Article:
By Eric Wade
Nevada Daily Mail
With the football playoffs quickly approaching, the Nevada High School athletic department and many other school officials have organized a number of spirit activities this week surrounded the Tigers' first playoff game that is scheduled for Thursday evening against Warrensburg.
The first of these activities is slated for this evening when the Fired Up pep rally and bonfire is set to ignite at the football practice field on the campus at Nevada High School. The pep rally will be open to anyone in the community who wishes to attend and will feature a speech from Tigers head coach Wes Beachler, as well as a performance by the Nevada Tiger Pride Marching Band.
The rally is slated to begin at approximately 8 p.m., following the conclusion of parent-teacher conferences, on the south side of the Logan Field practice area and will include a bonfire, if approval can be obtained from the Nevada Fire Department. That approval is contingent on the weather conditions which have left Nevada High School athletic director Kevin McKinley "skeptical" that it will be granted since the National Weather Service is forecasting wind gusts up to 30 mph today and 24 mph tonight.
"We have to wait until literally until minutes before we light the match and get the OK from the Nevada Fire Department, but if there's excessive wind, they'll probably deny it and it will simply be the pep rally and that's it, without the bonfire," McKinley said.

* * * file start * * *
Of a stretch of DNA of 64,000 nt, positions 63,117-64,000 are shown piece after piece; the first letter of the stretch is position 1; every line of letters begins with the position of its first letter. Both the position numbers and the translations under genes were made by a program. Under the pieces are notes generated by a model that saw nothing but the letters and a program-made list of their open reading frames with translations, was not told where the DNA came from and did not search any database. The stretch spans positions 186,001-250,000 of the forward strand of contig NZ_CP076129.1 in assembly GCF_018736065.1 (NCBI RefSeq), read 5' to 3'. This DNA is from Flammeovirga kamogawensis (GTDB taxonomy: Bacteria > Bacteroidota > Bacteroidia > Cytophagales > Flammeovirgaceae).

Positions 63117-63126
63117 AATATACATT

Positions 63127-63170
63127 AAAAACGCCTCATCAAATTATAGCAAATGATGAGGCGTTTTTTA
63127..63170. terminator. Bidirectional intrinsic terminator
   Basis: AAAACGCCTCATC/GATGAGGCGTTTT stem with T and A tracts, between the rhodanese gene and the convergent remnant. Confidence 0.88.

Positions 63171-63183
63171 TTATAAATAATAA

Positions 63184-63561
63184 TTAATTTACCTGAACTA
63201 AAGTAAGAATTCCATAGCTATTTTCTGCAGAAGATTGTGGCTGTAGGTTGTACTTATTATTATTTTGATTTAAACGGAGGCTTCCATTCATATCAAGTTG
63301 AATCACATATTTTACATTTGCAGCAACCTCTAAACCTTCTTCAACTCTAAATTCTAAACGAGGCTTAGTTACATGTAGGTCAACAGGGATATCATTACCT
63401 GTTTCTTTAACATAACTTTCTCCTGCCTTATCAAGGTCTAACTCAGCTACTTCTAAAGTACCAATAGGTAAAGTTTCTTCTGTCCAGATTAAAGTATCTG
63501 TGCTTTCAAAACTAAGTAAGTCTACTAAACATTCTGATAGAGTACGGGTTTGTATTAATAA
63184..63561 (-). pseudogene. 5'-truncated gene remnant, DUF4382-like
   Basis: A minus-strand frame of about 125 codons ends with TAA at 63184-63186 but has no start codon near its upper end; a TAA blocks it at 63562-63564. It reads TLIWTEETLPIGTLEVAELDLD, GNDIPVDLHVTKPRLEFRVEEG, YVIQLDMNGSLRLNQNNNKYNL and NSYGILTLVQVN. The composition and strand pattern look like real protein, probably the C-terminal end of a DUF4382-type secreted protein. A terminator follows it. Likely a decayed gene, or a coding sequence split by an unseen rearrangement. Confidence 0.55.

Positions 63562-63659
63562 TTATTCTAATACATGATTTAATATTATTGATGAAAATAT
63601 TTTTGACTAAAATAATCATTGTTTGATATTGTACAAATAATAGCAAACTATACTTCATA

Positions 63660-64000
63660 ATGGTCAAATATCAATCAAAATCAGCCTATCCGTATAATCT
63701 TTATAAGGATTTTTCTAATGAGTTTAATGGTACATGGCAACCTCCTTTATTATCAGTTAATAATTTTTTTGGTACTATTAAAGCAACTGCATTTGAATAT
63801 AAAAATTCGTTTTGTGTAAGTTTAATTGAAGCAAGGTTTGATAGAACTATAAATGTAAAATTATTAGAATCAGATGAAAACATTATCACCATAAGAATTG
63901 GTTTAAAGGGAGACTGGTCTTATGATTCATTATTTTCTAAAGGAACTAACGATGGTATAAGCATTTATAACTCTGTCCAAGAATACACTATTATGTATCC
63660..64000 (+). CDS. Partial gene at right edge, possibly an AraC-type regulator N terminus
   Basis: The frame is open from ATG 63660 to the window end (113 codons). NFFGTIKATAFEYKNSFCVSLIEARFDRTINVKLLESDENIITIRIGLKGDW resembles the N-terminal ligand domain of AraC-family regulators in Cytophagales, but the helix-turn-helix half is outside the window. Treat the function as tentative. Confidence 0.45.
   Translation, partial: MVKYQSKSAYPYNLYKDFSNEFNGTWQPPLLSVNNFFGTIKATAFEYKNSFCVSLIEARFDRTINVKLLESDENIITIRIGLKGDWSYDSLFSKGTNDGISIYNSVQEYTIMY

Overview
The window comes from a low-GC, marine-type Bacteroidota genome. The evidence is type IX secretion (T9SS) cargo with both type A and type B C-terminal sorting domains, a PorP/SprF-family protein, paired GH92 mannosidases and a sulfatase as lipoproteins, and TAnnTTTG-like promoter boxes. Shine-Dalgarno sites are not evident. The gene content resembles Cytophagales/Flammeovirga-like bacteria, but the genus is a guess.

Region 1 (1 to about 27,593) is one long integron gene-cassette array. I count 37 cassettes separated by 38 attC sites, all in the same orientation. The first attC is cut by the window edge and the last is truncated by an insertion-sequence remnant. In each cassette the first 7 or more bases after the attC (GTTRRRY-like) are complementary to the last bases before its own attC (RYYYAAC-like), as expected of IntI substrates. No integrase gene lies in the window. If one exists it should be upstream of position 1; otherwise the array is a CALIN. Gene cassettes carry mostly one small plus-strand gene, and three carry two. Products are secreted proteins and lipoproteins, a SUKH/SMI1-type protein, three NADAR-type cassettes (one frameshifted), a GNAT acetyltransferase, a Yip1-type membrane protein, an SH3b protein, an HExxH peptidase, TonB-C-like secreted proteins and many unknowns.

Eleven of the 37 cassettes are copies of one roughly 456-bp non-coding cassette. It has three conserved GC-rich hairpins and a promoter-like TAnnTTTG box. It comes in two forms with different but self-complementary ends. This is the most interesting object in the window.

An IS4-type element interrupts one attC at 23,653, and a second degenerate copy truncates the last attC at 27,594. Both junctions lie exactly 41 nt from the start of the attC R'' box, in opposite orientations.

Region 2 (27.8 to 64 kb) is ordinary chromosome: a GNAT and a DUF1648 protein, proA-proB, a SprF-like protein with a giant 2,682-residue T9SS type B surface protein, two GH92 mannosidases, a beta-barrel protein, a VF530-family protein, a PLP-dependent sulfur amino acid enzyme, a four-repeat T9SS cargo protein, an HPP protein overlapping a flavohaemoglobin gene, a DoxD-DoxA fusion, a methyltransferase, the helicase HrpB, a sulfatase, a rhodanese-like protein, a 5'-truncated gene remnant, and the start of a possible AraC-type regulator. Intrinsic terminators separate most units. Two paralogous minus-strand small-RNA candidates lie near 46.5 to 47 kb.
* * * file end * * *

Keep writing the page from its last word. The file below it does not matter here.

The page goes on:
If that approval is given by the fire department, McKinley and Nevada Tigers football manager Billy Evans will light the bonfire at the conclusion of Beachler's speech. If the fire is denied, McKinley will conclude the pep rally with a reminder of the other events planned for Thursday.
On top of the pep rally and possible bonfire, the Tigers are going to be hosting their seventh home game of the season Thursday night against Warrensburg that will be highlighted by Alumni Appreciation Night.
"There's an old saying in coaching and education that every good idea is stolen from a thief. I was at Arrowhead a few weeks back and they had their alumni weekend and I thought, 'Wouldn't that be a neat deal to somehow do that here in Nevada?' Well, since we're playing our seventh home game, then that allowed (the event to happen)," Mckinley said.
"This is the thing I'm excited about the most, other than the game, is I put out a feeler starting last week to former football players, former managers of the teams, former coaches of the teams, former coaches of the teams, even cheerleaders to sign up and participate in what's called the Nevada High School Football Alumni Appreciation Night."
Alumni Appreciation Night will begin with refreshments and an opportunity for those involved to look through old yearbooks and reminisce about their high school days in the Nevada High School cafeteria before concluding with free admission to the game and introductions prior to kickoff.
"It serves two purposes," McKinley said of the event. "To say 'thank you' for those people that have worn the Crimson and Gray and been a part of our football program and still follow it and support it and the second half of it, as important, is right when Coach McNeley, our PA announcer gets done introducing everybody, I'm going to take those 40-50 people, hopefully more, go over and they will form part of the tunnel, along with parents and our cheerleaders and band that the kids can run out to."